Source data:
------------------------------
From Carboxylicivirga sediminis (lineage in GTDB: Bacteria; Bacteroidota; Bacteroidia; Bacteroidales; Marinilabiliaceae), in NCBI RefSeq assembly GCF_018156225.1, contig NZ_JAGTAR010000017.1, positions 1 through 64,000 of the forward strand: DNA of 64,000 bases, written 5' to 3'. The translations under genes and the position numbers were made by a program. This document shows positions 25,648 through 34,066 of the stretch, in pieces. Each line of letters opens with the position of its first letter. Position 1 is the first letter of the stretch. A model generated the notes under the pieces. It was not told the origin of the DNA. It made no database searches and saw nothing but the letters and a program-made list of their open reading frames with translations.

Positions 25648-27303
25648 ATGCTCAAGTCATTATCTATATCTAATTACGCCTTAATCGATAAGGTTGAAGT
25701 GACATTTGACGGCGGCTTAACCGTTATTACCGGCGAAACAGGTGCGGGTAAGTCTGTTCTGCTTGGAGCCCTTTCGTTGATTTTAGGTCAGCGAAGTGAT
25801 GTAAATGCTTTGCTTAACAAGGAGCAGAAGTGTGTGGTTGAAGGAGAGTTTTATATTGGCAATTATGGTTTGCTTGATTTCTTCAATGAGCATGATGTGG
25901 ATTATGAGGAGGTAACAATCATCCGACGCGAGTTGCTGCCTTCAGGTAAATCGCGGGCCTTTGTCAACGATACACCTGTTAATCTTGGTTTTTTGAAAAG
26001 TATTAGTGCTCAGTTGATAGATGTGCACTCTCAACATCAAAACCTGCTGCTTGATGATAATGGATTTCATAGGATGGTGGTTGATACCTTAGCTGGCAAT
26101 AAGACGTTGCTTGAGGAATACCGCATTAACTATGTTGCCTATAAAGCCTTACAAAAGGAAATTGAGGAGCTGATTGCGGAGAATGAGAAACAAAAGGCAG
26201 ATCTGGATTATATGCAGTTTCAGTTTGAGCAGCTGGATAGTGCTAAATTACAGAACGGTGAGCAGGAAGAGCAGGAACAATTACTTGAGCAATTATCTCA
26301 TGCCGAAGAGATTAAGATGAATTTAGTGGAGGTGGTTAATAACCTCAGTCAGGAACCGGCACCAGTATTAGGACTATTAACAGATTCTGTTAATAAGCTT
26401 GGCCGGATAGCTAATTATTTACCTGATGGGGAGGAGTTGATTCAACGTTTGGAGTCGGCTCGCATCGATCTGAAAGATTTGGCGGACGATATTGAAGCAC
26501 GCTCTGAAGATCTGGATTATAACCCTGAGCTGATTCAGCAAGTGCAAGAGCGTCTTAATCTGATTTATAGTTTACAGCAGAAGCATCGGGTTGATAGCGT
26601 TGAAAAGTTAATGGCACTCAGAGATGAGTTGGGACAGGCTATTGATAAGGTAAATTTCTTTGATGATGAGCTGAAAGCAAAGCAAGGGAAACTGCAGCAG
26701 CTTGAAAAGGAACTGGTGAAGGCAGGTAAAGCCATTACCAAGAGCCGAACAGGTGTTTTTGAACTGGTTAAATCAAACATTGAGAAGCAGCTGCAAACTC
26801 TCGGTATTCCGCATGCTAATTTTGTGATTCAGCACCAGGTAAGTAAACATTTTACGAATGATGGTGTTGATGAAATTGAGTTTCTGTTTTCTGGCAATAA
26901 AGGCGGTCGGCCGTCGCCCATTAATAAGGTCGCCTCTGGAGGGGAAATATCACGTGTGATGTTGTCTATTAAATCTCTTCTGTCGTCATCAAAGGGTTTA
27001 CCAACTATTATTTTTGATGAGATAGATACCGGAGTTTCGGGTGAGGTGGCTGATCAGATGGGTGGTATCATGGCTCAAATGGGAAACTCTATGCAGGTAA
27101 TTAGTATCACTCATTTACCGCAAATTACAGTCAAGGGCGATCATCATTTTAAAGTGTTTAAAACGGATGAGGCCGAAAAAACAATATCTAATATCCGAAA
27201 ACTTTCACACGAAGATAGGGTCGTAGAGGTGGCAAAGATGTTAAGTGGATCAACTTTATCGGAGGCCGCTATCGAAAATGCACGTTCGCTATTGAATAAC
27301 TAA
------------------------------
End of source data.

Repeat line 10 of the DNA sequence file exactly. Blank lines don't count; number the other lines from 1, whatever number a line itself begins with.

26301 TGCCGAAGAGATTAAGATGAATTTAGTGGAGGTGGTTAATAACCTCAGTCAGGAACCGGCACCAGTATTAGGACTATTAACAGATTCTGTTAATAAGCTT